INTERVIEW WITH CHILD AND ADOLESCENT PSYCHIATRIST
CHILDREN, ADULTS WITH AUTISM HAVE DIFFICULTIES WITH EVERYDAY SOCIAL INTERACTION
Jan 14 - 20, 2008
LAHORE: Dr. Faria Khan is a child and adolescent psychiatrist. She has worked in psychiatry in Lahore and Ireland and completed her specialist registrar training in child and adolescent psychiatry from Manchester, UK.
Currently, Dr Faria is working as an NHS consultant in the Early Intervention Services in Lancashire, UK. She is also actively involved in research projects for the development of child and adolescent mental health services in Lahore and has recently helped in setting up the autism friendly group. Her other interests include Healthcare Management- Policy and planning, for which she is currently doing a Masters Degree form Manchester Business School. As she believes in a holistic approach in the management of her patients she also has a degree in Traditional Chinese Acupuncture.
During her visit to Lahore, Dr Faria Khan shared her experiences with the Pakistan and Gulf Economist (PAGE).
Talking about autism, Dr Faria Khan said it is not a mental health illness rather autism is a neuro developmental disorder meaning a lifelong developmental disability that affects the way a person communicates and relates to people around them. "Children and adults with autism have difficulties with everyday social interaction. They have limited ability to make friends and have limited capacity to understand other people's emotional expression. Most people with autism have learning disabilities placing them at the lower end of the spectrum"", she added. Asperger syndrome, which is a form of autism, describes people who are usually at the higher functioning end of the autistic spectrum. They can also have high IQ scores making them a genius in their fields e.g. Einstien, Beethoven. Aspergers disorder was first described by Hans Asperger in 1944, she added.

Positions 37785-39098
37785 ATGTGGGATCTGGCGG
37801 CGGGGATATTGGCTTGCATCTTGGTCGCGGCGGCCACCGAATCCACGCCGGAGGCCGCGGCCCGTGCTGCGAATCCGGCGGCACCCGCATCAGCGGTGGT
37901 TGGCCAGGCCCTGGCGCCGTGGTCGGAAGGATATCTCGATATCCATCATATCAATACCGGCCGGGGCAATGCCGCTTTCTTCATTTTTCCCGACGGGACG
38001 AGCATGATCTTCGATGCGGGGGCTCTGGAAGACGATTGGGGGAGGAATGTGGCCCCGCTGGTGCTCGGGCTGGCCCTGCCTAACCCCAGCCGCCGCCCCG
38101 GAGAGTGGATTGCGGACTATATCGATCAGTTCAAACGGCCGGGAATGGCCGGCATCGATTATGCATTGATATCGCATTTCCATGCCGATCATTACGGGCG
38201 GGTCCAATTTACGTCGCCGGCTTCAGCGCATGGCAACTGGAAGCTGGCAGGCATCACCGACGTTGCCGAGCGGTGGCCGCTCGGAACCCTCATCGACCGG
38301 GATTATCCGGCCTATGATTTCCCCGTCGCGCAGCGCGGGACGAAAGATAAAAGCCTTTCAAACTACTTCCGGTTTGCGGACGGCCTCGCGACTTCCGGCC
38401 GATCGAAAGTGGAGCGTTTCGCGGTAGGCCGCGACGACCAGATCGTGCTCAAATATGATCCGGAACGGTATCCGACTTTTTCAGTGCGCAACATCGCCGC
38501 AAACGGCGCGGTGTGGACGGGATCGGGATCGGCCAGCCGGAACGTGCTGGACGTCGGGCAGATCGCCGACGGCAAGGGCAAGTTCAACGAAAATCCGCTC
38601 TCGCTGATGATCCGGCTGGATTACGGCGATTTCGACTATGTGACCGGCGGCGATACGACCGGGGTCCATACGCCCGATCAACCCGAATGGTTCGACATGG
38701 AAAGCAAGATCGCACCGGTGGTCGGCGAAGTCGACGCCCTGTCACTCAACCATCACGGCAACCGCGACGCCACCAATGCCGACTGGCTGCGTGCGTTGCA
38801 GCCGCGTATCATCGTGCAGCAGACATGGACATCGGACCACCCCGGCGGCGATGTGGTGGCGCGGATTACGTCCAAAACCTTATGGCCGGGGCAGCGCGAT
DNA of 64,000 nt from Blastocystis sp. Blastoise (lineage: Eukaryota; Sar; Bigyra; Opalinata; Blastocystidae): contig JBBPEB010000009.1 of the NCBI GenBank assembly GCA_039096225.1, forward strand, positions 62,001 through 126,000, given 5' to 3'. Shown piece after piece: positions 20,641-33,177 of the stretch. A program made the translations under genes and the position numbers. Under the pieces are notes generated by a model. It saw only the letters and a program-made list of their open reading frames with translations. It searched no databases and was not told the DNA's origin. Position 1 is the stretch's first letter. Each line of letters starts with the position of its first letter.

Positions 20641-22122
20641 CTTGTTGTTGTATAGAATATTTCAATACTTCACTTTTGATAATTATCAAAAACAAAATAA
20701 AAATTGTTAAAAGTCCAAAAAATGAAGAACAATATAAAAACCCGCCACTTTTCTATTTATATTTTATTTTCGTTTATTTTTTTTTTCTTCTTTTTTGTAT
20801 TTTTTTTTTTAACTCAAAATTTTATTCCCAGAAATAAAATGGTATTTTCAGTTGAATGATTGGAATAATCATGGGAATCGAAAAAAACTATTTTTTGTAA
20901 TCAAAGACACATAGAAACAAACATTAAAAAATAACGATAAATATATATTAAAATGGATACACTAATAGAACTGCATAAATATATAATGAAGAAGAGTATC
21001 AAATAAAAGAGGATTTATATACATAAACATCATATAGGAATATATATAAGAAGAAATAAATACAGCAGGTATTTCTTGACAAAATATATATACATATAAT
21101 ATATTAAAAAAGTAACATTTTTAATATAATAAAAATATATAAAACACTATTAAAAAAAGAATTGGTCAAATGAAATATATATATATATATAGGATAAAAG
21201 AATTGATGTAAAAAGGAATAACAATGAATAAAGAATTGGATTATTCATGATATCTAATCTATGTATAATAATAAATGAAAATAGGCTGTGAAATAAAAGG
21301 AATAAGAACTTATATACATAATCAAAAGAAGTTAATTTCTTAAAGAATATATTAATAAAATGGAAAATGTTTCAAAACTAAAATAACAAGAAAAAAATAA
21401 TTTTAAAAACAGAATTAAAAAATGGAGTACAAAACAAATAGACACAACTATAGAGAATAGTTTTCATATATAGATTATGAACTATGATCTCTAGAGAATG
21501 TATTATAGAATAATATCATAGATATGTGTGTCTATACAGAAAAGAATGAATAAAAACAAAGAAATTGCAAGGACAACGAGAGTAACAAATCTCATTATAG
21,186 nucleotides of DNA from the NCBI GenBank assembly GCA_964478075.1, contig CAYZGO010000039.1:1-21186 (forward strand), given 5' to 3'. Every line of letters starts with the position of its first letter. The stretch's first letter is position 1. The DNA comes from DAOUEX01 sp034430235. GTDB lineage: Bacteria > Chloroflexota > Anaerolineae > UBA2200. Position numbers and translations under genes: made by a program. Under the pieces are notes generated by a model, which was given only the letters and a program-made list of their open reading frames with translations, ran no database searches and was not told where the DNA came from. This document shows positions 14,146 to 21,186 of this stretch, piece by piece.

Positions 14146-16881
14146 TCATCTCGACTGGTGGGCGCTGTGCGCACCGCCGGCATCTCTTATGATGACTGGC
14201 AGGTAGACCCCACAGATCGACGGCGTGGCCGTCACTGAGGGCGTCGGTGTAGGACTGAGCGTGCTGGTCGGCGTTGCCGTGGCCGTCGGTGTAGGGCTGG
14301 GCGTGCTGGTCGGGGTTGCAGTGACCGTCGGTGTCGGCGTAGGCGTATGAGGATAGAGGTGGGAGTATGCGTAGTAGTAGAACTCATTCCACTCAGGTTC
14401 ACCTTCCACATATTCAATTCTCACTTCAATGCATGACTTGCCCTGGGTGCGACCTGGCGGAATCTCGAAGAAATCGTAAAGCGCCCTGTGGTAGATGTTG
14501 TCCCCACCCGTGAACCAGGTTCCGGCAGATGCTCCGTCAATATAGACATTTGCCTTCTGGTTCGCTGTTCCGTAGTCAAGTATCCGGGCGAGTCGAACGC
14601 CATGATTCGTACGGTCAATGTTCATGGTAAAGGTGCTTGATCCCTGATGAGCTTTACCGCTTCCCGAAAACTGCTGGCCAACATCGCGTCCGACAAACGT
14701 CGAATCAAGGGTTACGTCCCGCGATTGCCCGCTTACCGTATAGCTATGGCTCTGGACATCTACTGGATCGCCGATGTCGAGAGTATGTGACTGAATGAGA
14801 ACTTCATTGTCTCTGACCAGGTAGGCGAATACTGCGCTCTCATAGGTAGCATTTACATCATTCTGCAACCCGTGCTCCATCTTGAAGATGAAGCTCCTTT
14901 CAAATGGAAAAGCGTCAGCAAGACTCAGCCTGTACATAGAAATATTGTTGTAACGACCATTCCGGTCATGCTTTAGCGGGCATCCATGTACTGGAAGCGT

To a question Dr Faria Khan said the prevalence of autistic spectrum disorder (ASD) appears to be agreed at 5-6/1000 in UK. To date there are no prevalence studies carried out in Pakistan. However, in the UK a study carried out by Morten et al showed that in the ethnic minority population Pakistani families have a higher rate of children with a diagnosis of autism, she added.
Talking about characteristics of autism, Dr Faria Khan said diagnosis of autism is based on a triad of abnormalities which are present most of the time in a child's functioning in all situations. These are communication difficulties with speech and language, verbal and non-verbal communication; the child is not fully able to understand the meaning of common gestures, facial expressions or tone of voice. Abnormality in Social interaction results in difficulty with social relationships, for example appearing aloof, poor eye contact and indifferent to other people. These children also show stereotyped and repetitive patterns and resistance to change in routine. They can also have particular sensory behaviours e.g. intolerance to noise, she added.
In Aspergers disorder there is no clinical significant general delay in spoken or receptive language. However, there are impairments in social interaction and a narrow range of interests. It is also associated with motor clumsiness. A diagnosis of Aspergers is difficult as usually children present in their teen years to mental health professionals. This can result in a misdiagnosis of a psychotic (schizophrenia/bipolar affective disorder) illness due to similarity in the presentations. This diagnostic difficulty is also encountered by mental health professionals in the UK, she pointed out.